I spent much of January hunting through the Scientific American digital archives, looking for readings to assign in place of a textbook for my Spring course on learning. The archives stretched further in time than I had realized, with a 1949 biography of Pavlov (of salivating dog fame) and a 1951 article by Skinner (of training pigeons to play ping pong and guide missiles fame) making their way into my course. The real surprise, though, was an article I stumbled upon while searching for “operant conditioning“, of all things: an article called “The Physiology of Meditation“….from 1972.
Meditation was already an ancient art in the 1970s, of course, but the scientific study of meditation must have been in its infancy. My understanding of that time was that studying meditation would be seen as out-there as ESP, with only senior, tenured researchers having the security to take the risk of treating it with any expectation of scientific credibility. I did not think it would already have made its way into Scientific American. (Now, of course, it’s surprising when a scientific magazine or journal doesn’t have some sort of reference to “contemplative science”).
Which means I was naturally curious: just what did a respectable scientific magazine have to say about meditation research in the 70s?
Some things have not changed at all; the opening paragraph on the article at times reads as if it was written today:
“How capable is the human organism of adjusting to psychologically disturbing changes in the environment? Our technological age is probably testing this capacity more severely than it was ever tested in the past. The impact of the rapid changes – unprecedented in scale, complexity and novelty – that technology is bringing about in our world seems to be having a deleterious effect on the mental and physical health of modem man.
There’s a slightly stilted scientific bent to some phrasing, and something called “nervous stomach” in place of today’s “anxiety disorder”, but the basic perspective motivating meditation research was apparently the same four decades ago as it is now.
The way researchers went about investigating the benefits of meditation, though, has changed drastically…an invitation for volunteer meditators to practice gratitude meditation, perhaps, because the instruments of the past do not sound comfortable. The state of the neuroscientific art in the early 1970s was EEG (those swimming caps full of electrodes); PET and fMRI to get a glimpse inside the skull were distant dreams. This made getting objective, non-touchy-feely data on meditation was downright invasive.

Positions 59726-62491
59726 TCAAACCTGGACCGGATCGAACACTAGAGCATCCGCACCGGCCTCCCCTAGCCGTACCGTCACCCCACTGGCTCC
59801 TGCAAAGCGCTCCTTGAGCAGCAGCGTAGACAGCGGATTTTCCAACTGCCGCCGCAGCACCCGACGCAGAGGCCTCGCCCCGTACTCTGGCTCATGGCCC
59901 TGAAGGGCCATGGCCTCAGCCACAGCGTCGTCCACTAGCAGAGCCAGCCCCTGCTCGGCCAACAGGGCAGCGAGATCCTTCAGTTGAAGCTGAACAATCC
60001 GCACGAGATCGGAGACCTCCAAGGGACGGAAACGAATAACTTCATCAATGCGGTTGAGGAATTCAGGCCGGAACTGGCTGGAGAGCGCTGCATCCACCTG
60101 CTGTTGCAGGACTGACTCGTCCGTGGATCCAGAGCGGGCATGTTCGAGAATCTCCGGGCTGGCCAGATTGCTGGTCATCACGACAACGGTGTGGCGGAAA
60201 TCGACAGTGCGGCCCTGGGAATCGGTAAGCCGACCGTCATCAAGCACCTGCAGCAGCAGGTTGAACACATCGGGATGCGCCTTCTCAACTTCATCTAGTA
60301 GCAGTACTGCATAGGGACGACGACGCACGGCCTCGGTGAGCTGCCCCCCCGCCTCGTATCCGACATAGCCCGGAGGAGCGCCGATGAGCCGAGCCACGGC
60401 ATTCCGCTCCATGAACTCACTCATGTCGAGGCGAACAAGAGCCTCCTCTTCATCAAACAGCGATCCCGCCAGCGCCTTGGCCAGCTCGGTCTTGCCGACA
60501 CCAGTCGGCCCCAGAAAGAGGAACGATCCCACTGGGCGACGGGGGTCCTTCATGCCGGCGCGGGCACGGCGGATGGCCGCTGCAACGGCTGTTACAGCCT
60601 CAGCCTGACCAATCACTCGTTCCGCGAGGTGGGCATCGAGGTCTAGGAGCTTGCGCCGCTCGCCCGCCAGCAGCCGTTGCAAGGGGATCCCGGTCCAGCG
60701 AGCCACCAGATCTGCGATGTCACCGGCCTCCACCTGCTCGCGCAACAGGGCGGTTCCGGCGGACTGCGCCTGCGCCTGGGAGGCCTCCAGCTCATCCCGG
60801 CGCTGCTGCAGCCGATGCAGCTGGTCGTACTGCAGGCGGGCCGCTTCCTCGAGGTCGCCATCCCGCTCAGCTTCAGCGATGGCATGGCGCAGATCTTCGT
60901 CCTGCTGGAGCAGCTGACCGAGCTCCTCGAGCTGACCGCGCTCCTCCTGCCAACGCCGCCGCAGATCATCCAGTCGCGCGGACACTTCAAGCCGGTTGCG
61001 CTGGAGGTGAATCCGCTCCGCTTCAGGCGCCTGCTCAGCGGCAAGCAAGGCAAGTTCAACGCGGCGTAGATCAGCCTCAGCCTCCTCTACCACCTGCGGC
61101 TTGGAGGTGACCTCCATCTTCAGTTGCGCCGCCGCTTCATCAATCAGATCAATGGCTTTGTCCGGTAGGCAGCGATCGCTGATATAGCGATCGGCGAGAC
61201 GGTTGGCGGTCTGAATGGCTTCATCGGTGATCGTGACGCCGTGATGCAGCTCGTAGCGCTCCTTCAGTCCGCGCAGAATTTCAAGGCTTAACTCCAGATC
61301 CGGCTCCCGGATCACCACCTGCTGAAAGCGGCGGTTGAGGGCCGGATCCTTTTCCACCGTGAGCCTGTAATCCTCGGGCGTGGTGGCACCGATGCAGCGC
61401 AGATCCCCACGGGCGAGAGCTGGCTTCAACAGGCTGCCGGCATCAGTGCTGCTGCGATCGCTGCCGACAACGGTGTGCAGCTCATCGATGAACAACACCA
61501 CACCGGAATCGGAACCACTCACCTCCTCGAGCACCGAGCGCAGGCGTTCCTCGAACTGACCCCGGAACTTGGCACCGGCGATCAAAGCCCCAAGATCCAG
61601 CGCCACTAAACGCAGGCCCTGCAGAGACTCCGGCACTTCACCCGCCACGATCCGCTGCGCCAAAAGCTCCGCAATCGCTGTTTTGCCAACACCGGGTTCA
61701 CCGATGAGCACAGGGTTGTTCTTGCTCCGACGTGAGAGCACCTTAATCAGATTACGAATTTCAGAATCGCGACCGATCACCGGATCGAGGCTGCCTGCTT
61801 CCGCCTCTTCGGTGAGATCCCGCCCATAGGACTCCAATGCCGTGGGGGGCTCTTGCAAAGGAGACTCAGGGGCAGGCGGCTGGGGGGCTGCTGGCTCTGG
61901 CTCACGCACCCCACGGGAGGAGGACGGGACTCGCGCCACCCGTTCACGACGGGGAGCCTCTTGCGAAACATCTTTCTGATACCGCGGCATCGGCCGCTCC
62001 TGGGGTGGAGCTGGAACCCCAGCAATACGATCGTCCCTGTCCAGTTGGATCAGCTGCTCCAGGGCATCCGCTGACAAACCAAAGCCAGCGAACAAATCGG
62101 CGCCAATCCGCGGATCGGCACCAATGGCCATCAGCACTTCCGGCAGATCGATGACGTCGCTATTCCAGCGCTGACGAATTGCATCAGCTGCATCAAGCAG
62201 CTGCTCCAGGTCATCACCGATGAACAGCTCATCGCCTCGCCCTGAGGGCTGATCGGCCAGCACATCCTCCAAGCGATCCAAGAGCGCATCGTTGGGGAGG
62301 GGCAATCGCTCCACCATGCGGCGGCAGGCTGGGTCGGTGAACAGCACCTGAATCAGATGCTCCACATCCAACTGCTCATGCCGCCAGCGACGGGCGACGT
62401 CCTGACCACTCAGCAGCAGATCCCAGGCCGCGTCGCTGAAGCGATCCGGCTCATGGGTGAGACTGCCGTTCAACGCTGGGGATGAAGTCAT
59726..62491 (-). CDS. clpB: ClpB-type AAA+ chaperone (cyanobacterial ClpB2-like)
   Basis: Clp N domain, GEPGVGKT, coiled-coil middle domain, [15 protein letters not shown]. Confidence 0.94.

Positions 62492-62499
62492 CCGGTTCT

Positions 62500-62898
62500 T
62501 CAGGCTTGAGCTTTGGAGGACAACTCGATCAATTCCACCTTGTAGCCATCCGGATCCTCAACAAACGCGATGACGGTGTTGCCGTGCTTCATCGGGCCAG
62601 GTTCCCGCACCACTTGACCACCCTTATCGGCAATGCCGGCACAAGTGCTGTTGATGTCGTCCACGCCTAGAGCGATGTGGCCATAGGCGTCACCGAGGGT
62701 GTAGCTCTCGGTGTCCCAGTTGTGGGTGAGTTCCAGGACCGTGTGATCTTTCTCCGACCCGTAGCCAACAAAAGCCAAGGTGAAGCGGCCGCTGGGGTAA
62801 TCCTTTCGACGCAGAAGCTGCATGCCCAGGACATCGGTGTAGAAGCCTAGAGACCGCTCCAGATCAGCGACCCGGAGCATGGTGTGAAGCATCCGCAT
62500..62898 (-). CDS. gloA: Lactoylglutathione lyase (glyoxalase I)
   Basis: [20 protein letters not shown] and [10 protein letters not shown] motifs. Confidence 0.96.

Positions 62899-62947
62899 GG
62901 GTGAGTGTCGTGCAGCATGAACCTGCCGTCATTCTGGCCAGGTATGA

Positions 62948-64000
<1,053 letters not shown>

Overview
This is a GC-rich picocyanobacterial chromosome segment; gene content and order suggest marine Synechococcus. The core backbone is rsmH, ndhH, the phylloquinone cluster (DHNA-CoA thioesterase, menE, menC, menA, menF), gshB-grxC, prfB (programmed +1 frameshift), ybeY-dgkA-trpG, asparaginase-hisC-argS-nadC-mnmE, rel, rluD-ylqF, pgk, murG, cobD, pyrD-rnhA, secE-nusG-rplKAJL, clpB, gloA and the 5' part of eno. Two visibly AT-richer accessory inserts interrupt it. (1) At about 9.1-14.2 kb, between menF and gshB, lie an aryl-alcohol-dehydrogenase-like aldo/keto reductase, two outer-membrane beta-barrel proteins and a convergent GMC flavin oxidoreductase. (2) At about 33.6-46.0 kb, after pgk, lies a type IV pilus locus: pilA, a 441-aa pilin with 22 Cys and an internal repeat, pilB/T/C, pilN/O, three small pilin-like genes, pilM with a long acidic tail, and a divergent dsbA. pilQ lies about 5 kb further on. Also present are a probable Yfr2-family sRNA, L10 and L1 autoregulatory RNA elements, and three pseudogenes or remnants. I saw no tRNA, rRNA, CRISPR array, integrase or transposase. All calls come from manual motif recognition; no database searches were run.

The first page of the Scientific American article shows just how committed the volunteers must have been: it is a full-page photograph of a meditator hooked up to a large apparatus, with the catheter used to draw blood every 10 minutes in prominent display. The text of the article paints an even more uncomfortable picture, revealing that hidden in that picture are “devices for continuous measurement of blood pressure, heart rate, rectal temperature, skin resistance and electroencephalographic events”. I think we can safely say that if volunteering for a meditation study still required that kind of invasive measurement, we would not have the proliferation of meditation studies we see today.
The volunteers themselves were mostly men, with an average of two years of practice in “transcendental meditation”. Their willingness to meditate as a medical procedure revealed some of the first compelling claims about the benefits of meditation, namely:
- Meditation stimulates better blood flow without changing blood pressure, revealed by a dramatic decrease in blood levels of lactic acid (which happens any time we rest, but at a much slower rate); excess lactic acid is apparently linked to anxiety, and may trigger panic attacks.
- Meditation also increases skin resistance – almost quadruples it, in fact – the opposite effect of strong emotions and anxiety, which cause skin resistance to drop (because anxiety makes us subtly sweatier, and water is a conductor).
- Meditation changes the pattern of activity in the brain, increasing alpha waves, particularly in the frontal regions of the brain.
Sadly, there is no mention of any finding related to body temperature, so at least one probe appears to have been inserted in vain.
I owe my discovery of this article to the concluding paragraphs, where the authors make the case that this pattern of changes is distinct we see from hypnosis, or sleep, or from any type of conditioned response. In other words, meditation must be its own unique mental state. This idea has gone from avant garde to mainstream, and the research has moved from justifying it to deciding how we can take advantage of it. I wonder if that is a long way to come in 40 years, or not yet far enough.